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As the Conservative Political Action Conference comes to town, the Right — conservative activists, commentators, talk-radio hosts and Republican politicians — should keep actual conservatism at the front and center of their minds.

The set of beliefs and principals that animate conservatism is at risk of being obscured — perhaps even displaced — by vulgar provocation, tribal rather than principled opposition to the Left, the demands of entertainment and partisan fealty to a Republican president.

If these elements take over and drown out conservative philosophy, ideas, and policies, they will inflict harm not only on conservatism but on the Right in general and on the Republican Party and President Trump in particular. And that would be bad for the country.

CPAC’s agenda demonstrates the battle over the future of the movement. On one hand, there’s Milwaukee Sheriff David Clarke, the black Democrat and Fox News regular whose schtick is an almost comical law-and-order toughness. On another panel, Hillsdale College’s erudite president, Larry Arnn, whose beliefs spring from serious philosophical soil and are nourished by constant intellectual inquiry, speaks on “the Roots of Conservatism.”

One panel title discusses college “snowflakes,” while another analyzes various indices that measure human flourishing. Milo Yiannopoulos, a libertine professional provocateur, was slated as a principal speaker to discuss campus free speech. But he was disinvited and now attorney Casey Mattox of the non-profit public-interest law firm, Alliance Defending Freedom, will speak on the topic.

A big tent is great. But the volume and bombast of the entertainers and liberal bashers could crowd out conservatism. This isn’t a CPAC problem, but a problem that the entire Right must guard against.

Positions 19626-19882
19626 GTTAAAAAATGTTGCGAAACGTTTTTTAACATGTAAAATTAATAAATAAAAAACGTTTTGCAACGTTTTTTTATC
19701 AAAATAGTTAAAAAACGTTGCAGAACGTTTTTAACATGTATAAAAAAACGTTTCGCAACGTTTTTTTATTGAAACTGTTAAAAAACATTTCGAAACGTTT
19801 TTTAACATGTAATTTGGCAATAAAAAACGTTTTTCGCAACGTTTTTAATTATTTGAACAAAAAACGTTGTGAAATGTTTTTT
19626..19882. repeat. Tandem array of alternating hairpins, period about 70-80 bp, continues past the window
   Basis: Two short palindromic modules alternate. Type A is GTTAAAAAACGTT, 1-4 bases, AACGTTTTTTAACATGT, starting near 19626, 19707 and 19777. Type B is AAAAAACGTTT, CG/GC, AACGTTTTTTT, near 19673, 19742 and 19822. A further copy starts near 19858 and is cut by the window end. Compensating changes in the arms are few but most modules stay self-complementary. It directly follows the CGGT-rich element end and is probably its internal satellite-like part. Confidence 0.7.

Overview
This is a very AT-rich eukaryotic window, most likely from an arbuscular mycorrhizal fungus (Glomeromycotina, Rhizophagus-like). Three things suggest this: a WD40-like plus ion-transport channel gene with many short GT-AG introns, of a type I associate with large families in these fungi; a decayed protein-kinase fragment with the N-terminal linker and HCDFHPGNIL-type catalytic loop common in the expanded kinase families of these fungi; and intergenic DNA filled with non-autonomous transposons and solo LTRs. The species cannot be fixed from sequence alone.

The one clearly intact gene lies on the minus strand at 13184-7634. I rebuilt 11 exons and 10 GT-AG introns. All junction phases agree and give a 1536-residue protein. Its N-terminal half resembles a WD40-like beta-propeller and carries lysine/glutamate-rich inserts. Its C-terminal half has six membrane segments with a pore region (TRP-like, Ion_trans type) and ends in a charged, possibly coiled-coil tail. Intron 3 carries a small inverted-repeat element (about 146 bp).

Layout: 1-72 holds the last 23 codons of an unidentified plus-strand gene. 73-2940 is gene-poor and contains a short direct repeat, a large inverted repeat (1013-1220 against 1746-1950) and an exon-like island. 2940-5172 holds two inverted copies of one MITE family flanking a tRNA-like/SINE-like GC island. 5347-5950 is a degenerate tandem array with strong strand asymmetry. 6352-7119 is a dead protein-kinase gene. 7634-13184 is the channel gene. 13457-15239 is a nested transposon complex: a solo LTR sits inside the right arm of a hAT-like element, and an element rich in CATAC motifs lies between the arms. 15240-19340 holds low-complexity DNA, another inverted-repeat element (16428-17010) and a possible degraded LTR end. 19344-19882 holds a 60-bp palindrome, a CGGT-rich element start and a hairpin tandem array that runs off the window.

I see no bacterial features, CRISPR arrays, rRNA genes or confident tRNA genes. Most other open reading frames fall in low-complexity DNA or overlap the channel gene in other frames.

Battling the Left is necessary work for conservatism, but it can’t become its heart. The appeal of celebrities willing to tear mercilessly into the Left is clear, but also dangerous, especially as some of those chosen to do so never bothered to ground themselves in real conservatism. If conservatism defines itself mainly as being against the Left, if it pulls up its philosophical roots and does not adhere to its real values, it could doom itself to radicalism.

“[A]ll experience hath shewn,” the Declaration of Independence states, “that mankind are more disposed to suffer, while evils are sufferable, than to right themselves by abolishing the forms to which they are accustomed.”

That is, custom, tradition and established institutions are there for a reason. These things can be corrupted and sometimes need to be smashed. But as our wars in Iraq and Libya have shown, smashing established evils often invites new and worse evils.

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The conservative resistance to gender theory, to reshaping culture through unchecked immigration, and to common core education are, or at least ought to be, rooted in something besides a dislike of the Left. It needs to be rooted in the idea that timeless institutions, venerable cultures and previous generations contain wisdom that is not necessarily obvious on the surface, particularly in an increasingly deracinated culture.

Conservatism, at some level, needs to be about conserving.

Lord Acton’s maxim that “Power tends to corrupt, and absolute power corrupts absolutely” is an insight grounded in centuries of experience, that lies at the foundation of government.

Limited government is a central principle of conservatism in acknowledgment of this wisdom. An unshackled government will abuse its power and trample the natural rights of the individual.

Conservatives can be forgiven for delighting in the sight of Congress, the White House and most governorships in GOP hands. But if they respond by wanting “our” politicians to have more power, they are abandoning the idea of limited government.

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Conservatism is needed to restrain overreaching executives of no matter what political or ideological stripe. Trump, like any other president — certainly President Barack Obama before him — needs conservatism to temper him.

These are days, with the Left in la la land and Republicans with so much power, when conservatism will be easy to forget. But these are also days when, more than ever, it needs to be remembered.



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